In one of our trips to the Pyrenees, specifically to the National Park of Ordesa and Monte Perdido, we were accompanied by a good friend who from time to time is encouraged to follow us in some of our activities. Once in the field, upon arriving at one of the beautiful corners of this area of the Pyrenees, he took a drone out of his backpack to take some photos and videos very cool, according to his own words.I instantly asked him in amazement, "Have you been given permission to fly the drone here?, His face told me everything, he didn't know the limitations to fly drones in protected natural areas.
Nowadays there are many different types of drones that we can buy, some of them so small and with so much image quality, that they do not pose a major problem to throw them in the backpack when we go hiking or out in nature. But do we really know or are we informed when we buy them how and where we can fly drones legally in Spain. A drone, although it may seem so, is not a toy and is subject to European and Spanish legislation that regulates the use of these unmanned aircraft. So let's see what we need to know to fly drones legally in Spain.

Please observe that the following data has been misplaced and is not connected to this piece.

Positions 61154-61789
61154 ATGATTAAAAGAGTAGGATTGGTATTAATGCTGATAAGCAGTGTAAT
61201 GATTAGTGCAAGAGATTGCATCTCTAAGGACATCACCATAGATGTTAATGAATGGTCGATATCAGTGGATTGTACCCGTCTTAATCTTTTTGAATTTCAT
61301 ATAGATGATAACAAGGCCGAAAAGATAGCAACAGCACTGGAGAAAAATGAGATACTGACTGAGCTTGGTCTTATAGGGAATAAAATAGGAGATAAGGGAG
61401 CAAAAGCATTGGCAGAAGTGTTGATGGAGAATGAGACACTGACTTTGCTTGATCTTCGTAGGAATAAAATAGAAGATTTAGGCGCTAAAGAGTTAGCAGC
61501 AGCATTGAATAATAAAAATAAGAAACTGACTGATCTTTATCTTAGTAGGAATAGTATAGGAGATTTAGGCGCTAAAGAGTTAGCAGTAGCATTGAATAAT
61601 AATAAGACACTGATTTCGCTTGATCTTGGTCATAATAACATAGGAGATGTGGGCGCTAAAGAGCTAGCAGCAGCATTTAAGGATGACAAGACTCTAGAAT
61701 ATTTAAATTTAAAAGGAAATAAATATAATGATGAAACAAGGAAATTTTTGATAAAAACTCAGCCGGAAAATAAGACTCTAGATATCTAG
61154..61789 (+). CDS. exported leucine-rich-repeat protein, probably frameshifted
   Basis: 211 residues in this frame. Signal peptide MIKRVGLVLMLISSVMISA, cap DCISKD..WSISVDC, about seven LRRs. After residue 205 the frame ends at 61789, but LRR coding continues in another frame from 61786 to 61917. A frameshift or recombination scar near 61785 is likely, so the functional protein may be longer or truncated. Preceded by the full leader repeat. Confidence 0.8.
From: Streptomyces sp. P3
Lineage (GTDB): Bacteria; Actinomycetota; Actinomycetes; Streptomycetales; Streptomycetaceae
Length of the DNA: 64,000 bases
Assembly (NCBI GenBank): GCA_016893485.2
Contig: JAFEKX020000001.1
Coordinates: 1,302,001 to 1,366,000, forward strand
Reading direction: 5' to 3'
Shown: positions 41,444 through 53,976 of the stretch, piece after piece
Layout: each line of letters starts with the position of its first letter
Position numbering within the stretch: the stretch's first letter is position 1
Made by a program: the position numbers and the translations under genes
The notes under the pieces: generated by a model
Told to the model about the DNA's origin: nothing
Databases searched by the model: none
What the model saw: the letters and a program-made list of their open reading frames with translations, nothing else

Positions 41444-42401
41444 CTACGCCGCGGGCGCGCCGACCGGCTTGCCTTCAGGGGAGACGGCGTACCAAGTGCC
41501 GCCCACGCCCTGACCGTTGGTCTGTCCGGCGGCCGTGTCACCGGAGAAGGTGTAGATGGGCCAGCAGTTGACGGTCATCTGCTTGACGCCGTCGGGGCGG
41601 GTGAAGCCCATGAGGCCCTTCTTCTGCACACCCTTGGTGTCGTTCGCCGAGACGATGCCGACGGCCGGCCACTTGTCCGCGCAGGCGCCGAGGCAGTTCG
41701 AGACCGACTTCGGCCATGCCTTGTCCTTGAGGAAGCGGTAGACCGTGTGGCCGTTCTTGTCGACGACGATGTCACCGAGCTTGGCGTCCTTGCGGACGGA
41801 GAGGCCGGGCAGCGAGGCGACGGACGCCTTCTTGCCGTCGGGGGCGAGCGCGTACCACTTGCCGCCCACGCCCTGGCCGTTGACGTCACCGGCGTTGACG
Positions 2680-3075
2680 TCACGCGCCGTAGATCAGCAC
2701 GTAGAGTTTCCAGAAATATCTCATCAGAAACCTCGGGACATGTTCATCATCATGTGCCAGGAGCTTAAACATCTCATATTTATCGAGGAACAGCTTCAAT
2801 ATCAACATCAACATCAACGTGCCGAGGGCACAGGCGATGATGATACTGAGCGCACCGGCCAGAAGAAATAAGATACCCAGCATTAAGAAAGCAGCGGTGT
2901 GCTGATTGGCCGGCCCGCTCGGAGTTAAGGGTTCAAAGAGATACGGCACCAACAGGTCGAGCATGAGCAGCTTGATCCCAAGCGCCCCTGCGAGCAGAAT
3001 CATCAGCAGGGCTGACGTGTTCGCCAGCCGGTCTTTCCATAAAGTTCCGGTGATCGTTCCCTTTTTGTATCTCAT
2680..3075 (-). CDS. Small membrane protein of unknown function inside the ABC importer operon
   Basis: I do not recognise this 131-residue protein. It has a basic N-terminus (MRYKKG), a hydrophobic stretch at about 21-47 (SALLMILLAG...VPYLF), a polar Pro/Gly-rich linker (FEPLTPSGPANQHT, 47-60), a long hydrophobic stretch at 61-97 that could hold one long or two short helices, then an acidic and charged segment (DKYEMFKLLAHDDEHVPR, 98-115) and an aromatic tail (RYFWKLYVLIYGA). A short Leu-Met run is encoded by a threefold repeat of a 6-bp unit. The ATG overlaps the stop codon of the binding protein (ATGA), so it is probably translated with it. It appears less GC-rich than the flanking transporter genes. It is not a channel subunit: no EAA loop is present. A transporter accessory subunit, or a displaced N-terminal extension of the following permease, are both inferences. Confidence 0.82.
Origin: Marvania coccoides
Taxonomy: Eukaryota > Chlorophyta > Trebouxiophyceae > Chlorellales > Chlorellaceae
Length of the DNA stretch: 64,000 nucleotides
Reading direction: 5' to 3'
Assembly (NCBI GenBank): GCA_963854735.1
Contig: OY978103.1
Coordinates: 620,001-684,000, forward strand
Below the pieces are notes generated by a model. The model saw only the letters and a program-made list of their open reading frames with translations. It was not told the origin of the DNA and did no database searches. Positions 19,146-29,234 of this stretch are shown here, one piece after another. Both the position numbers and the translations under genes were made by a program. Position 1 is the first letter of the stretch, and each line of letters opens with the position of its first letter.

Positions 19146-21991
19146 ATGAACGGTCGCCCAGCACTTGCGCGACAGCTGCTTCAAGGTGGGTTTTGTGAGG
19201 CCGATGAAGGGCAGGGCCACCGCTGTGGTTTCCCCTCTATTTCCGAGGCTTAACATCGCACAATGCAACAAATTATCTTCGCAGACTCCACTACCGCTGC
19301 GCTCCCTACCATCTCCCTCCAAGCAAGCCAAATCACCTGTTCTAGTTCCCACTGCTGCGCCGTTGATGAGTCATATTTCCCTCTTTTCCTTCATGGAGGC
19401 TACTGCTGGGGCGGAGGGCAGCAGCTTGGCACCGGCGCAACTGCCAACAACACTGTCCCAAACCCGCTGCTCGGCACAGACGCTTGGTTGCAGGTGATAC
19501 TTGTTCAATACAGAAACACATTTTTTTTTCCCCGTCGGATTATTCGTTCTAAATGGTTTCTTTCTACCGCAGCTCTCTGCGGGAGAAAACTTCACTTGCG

To begin with, the first thing to know is that anyone who owns a drone equipped with sensors capable of capturing personal data, i.e. a camera or microphone, must register at registration as flight operator with AESA (Spanish Aviation Safety Agency) and register your drone. In this way we will obtain an operator number that must be associated digitally or physically to any drone we own, in order to be able to identify us at any time. AESA is the Spanish agency responsible for managing the airspace in Spain. So as soon as we lift the flight 1 cm off the ground we are already inside the airspace and we must follow the rules that govern it, as long as we are not in an enclosed area such as a room in our house where the drone cannot go outside in no way.